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Austman achieves her Olympic dream

Larkyn Austman had the skate of her life to fulfill her life’s dream. The 19-year-old Coquitlam figure skater completed seven triple jumps and scored a personal best 115.
Larkyn Austman
Couqitlam's Larkyn Austman followed a disappointing performance in the short program Friday at the Canadian National Skating Championships with the free skate of her life on Saturday.

Larkyn Austman had the skate of her life to fulfill her life’s dream.

The 19-year-old Coquitlam figure skater completed seven triple jumps and scored a personal best 115.66 in Saturday’s free skate to finish third amongst the senior women at the 2018 Canadian National Skating Championships, held at the Doug Mitchell Thunderbird sports centre in Vancouver. That earned her a spot on Canada’s Olympic team that will compete at the Winter Games in Pyeongchang, South Korea, in February.

“It’s everything I have ever wanted,” said Austman on Monday, as she enjoyed a rare day off the ice to relax, catch up on emails and texts, and audition for a commercial. “I keep thinking about it and it still doesn’t feel real.”

Today (Wednesday), she begins working with her coaches at the Coquitlam Figure Skating Club, Zdenek Pazdirek and Liz Putnam, on what her dream will look like when she hits the ice at the 12,000-seat Gangneung Ice Arena on Feb. 21 for the women’s short program.

Austman admits it needs work, but she’s feeling no pressure. With the defending silver and bronze medalists from the 2017 world championships — Kaetlyn Osmond and Gabrielle Daleman — on the team ahead of her, she knows she’s not expected to compete for the podium

“We have a strong field of skaters,” she said. “I’m just going to skate the best I can.”

And fully enjoy her Olympic opportunity that almost wasn’t

After a disappointing skate in Friday’s short program Austman was in sixth place heading into Saturday’s final with three skaters ahead of her who all needed to falter to some degree.

“I was disappointed with that short program,” Austman said. “I’ve been struggling with it all season, but at the same time I was glad that was it over.”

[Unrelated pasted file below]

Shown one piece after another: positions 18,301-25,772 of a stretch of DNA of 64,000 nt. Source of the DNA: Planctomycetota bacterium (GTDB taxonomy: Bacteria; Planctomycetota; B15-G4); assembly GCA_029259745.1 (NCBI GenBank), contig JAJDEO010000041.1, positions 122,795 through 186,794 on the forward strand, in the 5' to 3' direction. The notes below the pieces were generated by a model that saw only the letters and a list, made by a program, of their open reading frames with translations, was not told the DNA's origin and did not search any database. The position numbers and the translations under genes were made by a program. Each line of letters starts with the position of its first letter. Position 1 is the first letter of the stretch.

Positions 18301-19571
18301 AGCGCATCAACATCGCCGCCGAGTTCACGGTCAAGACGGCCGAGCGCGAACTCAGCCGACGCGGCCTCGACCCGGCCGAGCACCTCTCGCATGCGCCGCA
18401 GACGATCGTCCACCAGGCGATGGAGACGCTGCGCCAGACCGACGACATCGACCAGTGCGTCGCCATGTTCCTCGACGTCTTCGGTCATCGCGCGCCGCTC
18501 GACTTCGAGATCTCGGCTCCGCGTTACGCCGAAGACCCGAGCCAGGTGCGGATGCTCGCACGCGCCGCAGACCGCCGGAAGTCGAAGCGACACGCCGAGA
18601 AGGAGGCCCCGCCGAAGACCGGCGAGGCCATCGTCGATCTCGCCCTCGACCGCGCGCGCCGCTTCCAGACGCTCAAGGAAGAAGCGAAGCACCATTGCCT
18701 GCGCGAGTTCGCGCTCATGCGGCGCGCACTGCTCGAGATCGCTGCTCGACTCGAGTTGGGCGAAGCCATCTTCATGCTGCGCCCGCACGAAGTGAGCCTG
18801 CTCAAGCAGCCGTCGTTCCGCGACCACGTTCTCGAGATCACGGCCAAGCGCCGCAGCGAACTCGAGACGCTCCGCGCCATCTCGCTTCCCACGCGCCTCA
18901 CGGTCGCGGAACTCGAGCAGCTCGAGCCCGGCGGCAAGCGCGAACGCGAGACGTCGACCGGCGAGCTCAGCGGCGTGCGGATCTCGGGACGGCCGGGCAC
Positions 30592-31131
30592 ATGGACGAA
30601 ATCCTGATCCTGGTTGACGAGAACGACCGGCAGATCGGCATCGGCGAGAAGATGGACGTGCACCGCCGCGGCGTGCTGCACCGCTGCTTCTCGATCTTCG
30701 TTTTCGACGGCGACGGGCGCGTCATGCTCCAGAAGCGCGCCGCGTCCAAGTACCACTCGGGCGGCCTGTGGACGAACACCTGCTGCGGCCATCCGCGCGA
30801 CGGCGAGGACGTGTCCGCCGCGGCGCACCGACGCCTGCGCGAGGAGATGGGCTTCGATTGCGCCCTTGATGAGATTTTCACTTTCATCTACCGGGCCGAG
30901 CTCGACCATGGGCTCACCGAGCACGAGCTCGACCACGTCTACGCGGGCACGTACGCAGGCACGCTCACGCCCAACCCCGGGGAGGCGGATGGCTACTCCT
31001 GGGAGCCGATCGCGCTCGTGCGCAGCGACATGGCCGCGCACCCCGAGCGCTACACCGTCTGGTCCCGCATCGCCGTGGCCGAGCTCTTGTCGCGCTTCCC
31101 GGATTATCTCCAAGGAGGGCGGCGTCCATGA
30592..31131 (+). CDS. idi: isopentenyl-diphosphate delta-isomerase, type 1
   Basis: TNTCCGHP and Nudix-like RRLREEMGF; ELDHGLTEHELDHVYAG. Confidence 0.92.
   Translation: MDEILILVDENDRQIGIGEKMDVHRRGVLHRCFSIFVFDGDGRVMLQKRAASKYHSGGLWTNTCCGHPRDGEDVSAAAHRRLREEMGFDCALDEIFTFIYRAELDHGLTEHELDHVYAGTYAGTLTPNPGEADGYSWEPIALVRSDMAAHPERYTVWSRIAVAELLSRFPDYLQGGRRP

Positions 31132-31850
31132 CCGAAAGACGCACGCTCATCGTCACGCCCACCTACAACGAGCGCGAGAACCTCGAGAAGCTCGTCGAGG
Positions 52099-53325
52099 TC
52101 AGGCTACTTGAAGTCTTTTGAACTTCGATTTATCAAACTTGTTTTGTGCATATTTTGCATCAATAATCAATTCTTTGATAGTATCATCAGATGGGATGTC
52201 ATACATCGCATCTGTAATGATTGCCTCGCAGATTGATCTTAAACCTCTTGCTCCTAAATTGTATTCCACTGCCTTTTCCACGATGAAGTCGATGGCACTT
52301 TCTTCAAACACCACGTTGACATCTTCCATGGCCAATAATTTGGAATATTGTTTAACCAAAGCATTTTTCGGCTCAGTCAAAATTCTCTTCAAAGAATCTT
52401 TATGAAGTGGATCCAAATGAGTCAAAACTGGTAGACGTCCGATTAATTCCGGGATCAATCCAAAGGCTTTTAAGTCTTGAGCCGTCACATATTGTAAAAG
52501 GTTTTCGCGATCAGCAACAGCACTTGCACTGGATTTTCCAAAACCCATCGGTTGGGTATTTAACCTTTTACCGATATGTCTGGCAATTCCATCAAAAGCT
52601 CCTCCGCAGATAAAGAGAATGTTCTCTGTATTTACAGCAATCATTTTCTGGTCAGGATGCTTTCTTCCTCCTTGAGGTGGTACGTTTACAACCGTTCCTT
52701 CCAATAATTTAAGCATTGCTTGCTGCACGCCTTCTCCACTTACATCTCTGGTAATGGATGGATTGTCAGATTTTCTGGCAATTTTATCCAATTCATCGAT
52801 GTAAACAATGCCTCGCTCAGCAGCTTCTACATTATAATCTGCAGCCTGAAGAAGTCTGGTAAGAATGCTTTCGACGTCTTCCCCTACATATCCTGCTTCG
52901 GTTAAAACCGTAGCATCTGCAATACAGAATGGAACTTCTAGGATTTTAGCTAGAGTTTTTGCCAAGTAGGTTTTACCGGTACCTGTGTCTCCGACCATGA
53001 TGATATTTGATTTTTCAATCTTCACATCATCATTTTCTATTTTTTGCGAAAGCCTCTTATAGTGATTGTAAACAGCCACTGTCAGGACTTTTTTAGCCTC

And with only .38 points separating her from third place, Austman also knew achieving her dream was anything but over.

“My long program has always been my stronger program,” Austman said. “I knew I could put it out there. I knew I had to rotate everything and stay on my feet as much as I could.”

Which is exactly what she did. 

Save for a couple of minor turn-outs on landings, and one triple that ended with both her hands on the ice, Austman successfully completed all of the jumps in her arsenal. When the final note of her music from Les Miserables hushed, her face contorted in a mix of joy, relief and astonishment.

“I thought I had done enough,” she said.

As the first skater in the final flight of senior women, she’d laid down the gauntet to her rivals. It also meant she had to watch and wait out their performances, measure the minute particulars of their scores.

“It’s nerve-wracking,” said Austman, who watched the rest of the competition from the skater’s lounge alongside her coaches and her family.

The door to a top three placing started to open when Triena Robinson, who was fifth after Friday’s short program, and Ontario’s Michelle Long — who was fourth — faltered in their free skates and slipped down the standings. And when Friday’s surprise third-place finisher, Sarah Tamura, of Burnaby, also couldn’t keep pace, Austman’s camp erupted with emotion.

“It was amazing,” she said. “It’s the ultimate pressure to qualify for the Olympics.”

The hours since than have been a whirlwind of media interviews, as well as meetings and briefings with officials from Skate Canada and the Canadian Olympic Committee, that culminated Sunday morning when Austman was issued her red and black Team Canada Olympic jacket in advance of the official presentation of the 17 skaters who leave for South Korea on Feb. 7.

“I have an Olympic jacket now,” Austman said. “As soon as that sinks in, I’ll realize I do belong there.”


2018 Games will be "a warmup"

Coquitlam’s Larkyn Austman will be competing at her first Olympics, but it won’t be her first taste of the Olympic experience.

And, she says, it won’t be her last.

Austman was a flower girl retrieving boquets and trinkets thrown on the ice during the figure skating competition at the 2010 Winter Olympics in Vancouver and in 2014 she played the part of a Russian figure skater aspiring to go to the Olympics in a TV commecial for Proctor & Gamble that aired during that year’s Games in Sochi, Russia.

Now that’s she’s achieved her lifelong dream of becoming an Olympic athlete, Austman said she intends to use it to build towards winning a medal at the 2022 Games in Beijing, China.

“This will be sort of a warmup,” she said. “I plan on being in for the next four years.”

And no sooner will the lights have gone down on the Games’ closing ceremony in Pyeongchang Olympic Stadium on Feb. 25, when Austman will be off to Milan, Italy, to compete as part of Canada’s team at the 2018 World Figure Skating Championships that run from March 21-25, a part of Sunday’s Olympic team announcement by Skate Canada that caught her by surprise.

• Kevin Reynolds, who lives in Coquitlam and trains out of Burnaby, was named to Canada’s team that will compete at the 2018 ISU Four Continents figure skating championships in Taipei City, Chinese Taipai, from Jan. 22 to 27.

Reynolds, who finished fifth in the senior men at last weekend’s 2018 Canadian Skating Championships, will also be a third alternate for the team competing in Milan.